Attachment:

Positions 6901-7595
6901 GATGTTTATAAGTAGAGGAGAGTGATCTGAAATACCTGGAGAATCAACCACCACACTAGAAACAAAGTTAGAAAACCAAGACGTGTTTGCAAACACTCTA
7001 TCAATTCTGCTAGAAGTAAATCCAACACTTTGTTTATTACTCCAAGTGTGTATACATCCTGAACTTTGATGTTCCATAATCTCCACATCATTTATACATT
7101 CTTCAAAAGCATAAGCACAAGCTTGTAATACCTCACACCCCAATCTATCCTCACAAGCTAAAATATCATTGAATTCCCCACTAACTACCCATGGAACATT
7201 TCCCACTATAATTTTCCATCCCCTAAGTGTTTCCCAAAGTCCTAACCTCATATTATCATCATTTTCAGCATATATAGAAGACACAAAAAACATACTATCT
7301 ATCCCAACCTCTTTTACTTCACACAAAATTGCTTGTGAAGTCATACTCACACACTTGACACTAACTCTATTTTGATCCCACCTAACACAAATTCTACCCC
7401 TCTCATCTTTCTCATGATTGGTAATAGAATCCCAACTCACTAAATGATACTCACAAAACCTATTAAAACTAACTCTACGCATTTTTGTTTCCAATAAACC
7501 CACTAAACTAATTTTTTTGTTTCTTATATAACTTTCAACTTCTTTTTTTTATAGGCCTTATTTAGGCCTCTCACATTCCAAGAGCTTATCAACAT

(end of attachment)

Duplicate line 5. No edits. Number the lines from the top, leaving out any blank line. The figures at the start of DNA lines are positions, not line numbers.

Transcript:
7201 TCCCACTATAATTTTCCATCCCCTAAGTGTTTCCCAAAGTCCTAACCTCATATTATCATCATTTTCAGCATATATAGAAGACACAAAAAACATACTATCT